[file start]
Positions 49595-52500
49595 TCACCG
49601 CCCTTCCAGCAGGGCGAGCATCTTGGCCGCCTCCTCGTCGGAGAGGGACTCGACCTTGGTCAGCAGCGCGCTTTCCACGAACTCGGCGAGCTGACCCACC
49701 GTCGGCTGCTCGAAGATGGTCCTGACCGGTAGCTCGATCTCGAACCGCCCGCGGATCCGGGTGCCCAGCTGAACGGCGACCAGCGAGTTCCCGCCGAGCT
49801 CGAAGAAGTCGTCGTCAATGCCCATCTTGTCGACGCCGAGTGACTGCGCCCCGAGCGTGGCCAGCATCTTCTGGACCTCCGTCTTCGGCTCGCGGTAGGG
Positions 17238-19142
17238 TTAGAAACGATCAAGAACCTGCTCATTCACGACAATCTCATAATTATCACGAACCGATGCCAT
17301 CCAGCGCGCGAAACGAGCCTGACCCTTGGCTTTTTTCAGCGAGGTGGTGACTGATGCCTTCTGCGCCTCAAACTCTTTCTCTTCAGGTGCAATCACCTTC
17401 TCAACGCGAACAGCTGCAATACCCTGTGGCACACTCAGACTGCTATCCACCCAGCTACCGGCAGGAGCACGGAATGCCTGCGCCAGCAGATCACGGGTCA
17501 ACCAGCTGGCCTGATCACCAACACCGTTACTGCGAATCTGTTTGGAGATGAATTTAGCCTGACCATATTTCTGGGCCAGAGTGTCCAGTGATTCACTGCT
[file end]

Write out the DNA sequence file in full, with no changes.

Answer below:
Positions 49595-52500
49595 TCACCG
49601 CCCTTCCAGCAGGGCGAGCATCTTGGCCGCCTCCTCGTCGGAGAGGGACTCGACCTTGGTCAGCAGCGCGCTTTCCACGAACTCGGCGAGCTGACCCACC
49701 GTCGGCTGCTCGAAGATGGTCCTGACCGGTAGCTCGATCTCGAACCGCCCGCGGATCCGGGTGCCCAGCTGAACGGCGACCAGCGAGTTCCCGCCGAGCT
49801 CGAAGAAGTCGTCGTCAATGCCCATCTTGTCGACGCCGAGTGACTGCGCCCCGAGCGTGGCCAGCATCTTCTGGACCTCCGTCTTCGGCTCGCGGTAGGG
Positions 17238-19142
17238 TTAGAAACGATCAAGAACCTGCTCATTCACGACAATCTCATAATTATCACGAACCGATGCCAT
17301 CCAGCGCGCGAAACGAGCCTGACCCTTGGCTTTTTTCAGCGAGGTGGTGACTGATGCCTTCTGCGCCTCAAACTCTTTCTCTTCAGGTGCAATCACCTTC
17401 TCAACGCGAACAGCTGCAATACCCTGTGGCACACTCAGACTGCTATCCACCCAGCTACCGGCAGGAGCACGGAATGCCTGCGCCAGCAGATCACGGGTCA
17501 ACCAGCTGGCCTGATCACCAACACCGTTACTGCGAATCTGTTTGGAGATGAATTTAGCCTGACCATATTTCTGGGCCAGAGTGTCCAGTGATTCACTGCT